Efforts of polyamorous community members to combat discrimination.
Posted August 24, 2017
In a previous blog, I explained how some people in polyamorous relationships experience prejudice and discrimination. This blog details some of the polyamorous community responses to discrimination, and activists’ attempts to document and understand it, deal with it’s impacts, and seek protection from it.
In an attempt to document and understand discrimination against people in consensually non-monogamous (or kinky) relationships, the National Coalition for Sexual Freedom has initiated the Narrative Project . This study seeks to collect self-reported stories of discrimination (and consent violations) that have affected people in polyamorous, open, and other CNM relationships in order to find out more about the types and instances of discrimination that sexual non-conformists in these relationships face. Susan Wright, Vice Chairperson and Director of Media relations for NCSF, said that "NCSF has heard so many stories about discrimination, outing and consent incidents that nobody else has heard about, so we wanted to offer a platform for people to speak out about what's happening to them. We think it's important to give people a voice, and we can only fight discrimination and violence when we know how and where it's happening." Data from this study can further inform community efforts to combat discrimination. If you have experienced discrimination or boundary violations in a consensually non-monogamous or kinky relationship, please consider participating in the study.
Some municipalities have laws that restrict those who are able to share a dwelling to people who are related by blood or marriage and prohibit more than two “unrelated” individuals from sharing housing. While these laws are usually designed to restrict immigrants from sharing housing or sororities/fraternities from establishing group houses, they are sometimes selectively enforced against polyamorous households in an attempt to remove them from a neighborhood. Although they do not identify as polyamorous, a family of eight adults with three children in Hartford, Connecticut has become a test-case for implementation of residential restrictions on numbers of unrelated adults sharing a home. Hartford regulations stipulate that all residents of a single-family dwelling must be related by marriage, blood, or servitude. When neighbors complained to local officials that the folks sharing a 6,000 square foot, nine bedroom home in West Hartford did not meet the city’s definition of a family, the zoning board agreed and mandated that they move out.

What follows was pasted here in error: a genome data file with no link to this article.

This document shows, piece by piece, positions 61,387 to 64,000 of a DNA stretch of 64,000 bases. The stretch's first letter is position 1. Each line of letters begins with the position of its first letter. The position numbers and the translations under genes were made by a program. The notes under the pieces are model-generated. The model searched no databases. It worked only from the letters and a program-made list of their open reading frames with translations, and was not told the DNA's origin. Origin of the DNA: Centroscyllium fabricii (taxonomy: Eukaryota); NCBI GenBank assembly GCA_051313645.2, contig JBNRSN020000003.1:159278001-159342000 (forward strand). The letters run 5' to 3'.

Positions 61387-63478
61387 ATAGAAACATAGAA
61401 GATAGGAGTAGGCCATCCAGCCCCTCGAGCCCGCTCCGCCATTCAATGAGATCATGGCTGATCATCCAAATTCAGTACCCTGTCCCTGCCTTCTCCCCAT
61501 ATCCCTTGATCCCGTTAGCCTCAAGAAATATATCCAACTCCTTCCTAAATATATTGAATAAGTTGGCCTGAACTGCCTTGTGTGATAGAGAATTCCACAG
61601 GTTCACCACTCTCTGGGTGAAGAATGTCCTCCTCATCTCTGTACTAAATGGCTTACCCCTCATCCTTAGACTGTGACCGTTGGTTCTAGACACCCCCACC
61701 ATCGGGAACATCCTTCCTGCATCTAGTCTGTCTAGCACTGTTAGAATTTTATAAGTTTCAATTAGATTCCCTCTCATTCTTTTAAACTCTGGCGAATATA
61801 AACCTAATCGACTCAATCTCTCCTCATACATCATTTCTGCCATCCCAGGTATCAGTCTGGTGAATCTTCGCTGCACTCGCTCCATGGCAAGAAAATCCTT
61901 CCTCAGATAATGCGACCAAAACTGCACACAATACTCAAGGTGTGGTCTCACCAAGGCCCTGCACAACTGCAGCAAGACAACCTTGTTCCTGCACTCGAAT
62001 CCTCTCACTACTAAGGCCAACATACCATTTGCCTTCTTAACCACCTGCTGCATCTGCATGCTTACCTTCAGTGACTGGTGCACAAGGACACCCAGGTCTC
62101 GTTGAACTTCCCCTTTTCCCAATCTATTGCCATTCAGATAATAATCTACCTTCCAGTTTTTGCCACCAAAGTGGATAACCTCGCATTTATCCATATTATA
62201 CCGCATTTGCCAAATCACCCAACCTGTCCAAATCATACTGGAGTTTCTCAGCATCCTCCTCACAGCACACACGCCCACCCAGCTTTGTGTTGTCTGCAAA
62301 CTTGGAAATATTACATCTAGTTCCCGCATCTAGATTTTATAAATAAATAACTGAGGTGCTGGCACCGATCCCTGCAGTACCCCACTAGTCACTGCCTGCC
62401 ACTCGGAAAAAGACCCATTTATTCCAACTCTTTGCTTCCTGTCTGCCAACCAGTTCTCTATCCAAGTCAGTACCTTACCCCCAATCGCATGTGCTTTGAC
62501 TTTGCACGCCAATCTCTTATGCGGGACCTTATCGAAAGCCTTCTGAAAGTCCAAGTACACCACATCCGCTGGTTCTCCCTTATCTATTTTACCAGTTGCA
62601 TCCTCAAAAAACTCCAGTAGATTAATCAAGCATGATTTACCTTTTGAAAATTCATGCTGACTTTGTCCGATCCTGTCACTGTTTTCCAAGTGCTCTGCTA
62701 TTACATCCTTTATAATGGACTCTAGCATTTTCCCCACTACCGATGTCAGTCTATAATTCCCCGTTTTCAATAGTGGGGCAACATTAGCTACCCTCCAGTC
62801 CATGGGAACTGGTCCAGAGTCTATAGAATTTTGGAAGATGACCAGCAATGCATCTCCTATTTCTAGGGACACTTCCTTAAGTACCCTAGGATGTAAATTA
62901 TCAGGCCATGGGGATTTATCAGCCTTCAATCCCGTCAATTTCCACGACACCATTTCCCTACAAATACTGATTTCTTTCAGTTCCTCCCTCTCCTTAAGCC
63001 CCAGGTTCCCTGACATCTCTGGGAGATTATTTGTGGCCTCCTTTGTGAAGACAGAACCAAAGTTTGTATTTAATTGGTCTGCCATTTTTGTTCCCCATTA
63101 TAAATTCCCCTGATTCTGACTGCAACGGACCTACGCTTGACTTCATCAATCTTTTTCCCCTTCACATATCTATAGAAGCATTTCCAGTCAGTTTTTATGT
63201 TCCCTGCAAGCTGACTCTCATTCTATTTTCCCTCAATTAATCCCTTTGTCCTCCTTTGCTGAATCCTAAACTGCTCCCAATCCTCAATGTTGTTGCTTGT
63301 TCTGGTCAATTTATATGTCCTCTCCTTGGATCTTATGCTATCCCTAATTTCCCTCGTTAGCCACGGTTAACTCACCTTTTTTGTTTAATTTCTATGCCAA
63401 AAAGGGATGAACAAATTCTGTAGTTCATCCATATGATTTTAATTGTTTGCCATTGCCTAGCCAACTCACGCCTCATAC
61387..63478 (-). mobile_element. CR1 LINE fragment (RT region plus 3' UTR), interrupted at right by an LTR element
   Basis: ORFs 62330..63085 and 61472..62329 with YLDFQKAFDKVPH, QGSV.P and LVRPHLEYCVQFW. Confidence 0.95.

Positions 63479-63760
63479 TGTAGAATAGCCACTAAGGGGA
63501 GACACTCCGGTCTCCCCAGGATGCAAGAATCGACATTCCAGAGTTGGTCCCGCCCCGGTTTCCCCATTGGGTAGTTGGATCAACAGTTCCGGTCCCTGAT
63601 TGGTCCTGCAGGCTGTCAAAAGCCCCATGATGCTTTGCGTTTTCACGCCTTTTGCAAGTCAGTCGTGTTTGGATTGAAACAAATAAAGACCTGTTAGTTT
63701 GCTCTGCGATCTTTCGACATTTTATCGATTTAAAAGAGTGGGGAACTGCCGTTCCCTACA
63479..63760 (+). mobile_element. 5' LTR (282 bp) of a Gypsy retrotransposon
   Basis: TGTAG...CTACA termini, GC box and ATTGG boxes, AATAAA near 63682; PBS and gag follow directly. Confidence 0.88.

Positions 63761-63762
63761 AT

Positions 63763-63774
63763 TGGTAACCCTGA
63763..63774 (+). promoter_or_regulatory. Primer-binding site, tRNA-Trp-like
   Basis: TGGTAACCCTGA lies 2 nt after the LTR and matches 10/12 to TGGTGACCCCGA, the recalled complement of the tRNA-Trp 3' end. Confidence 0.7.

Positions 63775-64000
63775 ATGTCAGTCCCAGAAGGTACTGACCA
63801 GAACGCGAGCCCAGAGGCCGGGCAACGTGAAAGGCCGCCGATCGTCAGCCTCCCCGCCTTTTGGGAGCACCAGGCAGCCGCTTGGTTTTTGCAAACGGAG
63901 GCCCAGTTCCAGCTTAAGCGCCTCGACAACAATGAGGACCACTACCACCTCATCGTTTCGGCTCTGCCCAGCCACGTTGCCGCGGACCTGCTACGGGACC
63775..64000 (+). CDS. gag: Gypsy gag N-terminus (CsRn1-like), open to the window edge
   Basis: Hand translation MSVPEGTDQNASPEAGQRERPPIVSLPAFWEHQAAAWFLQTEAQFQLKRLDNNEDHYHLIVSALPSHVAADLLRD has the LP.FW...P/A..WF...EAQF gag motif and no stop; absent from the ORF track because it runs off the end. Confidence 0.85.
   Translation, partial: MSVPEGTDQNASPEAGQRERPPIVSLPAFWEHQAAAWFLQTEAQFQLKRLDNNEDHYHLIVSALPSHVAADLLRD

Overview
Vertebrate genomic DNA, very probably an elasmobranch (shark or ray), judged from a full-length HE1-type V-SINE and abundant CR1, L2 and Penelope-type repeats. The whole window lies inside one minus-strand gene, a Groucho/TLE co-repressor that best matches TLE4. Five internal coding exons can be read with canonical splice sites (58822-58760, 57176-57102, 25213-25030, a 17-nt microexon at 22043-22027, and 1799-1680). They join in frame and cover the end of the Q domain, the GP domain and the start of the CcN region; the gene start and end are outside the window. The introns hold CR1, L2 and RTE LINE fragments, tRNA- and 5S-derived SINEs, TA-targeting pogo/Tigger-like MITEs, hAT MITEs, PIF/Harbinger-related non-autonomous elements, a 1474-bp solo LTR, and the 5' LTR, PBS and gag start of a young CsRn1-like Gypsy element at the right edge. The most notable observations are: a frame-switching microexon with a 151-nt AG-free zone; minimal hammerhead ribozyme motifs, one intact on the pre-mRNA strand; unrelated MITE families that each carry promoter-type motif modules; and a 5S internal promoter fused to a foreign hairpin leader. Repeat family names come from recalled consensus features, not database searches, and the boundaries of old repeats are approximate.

The family has hired lawyers to challenge to zoning board’s decision. In support, the Woodhull Freedom Foundation has endorsed the family’s ability to retain their home without redefining any of the residents as servants. Pointing out the flaws in reasoning that led to the zoning board’s decision, Woodhull officials stated that: “It is absurd to say that a household of adults and children who love each other and are committed to one another’s well-being are not a family when we affirm the legitimacy of families where abuse and neglect run rampant. It is preposterous to say that it’s okay to house people because they live in service but not people who serve each other’s needs for free.”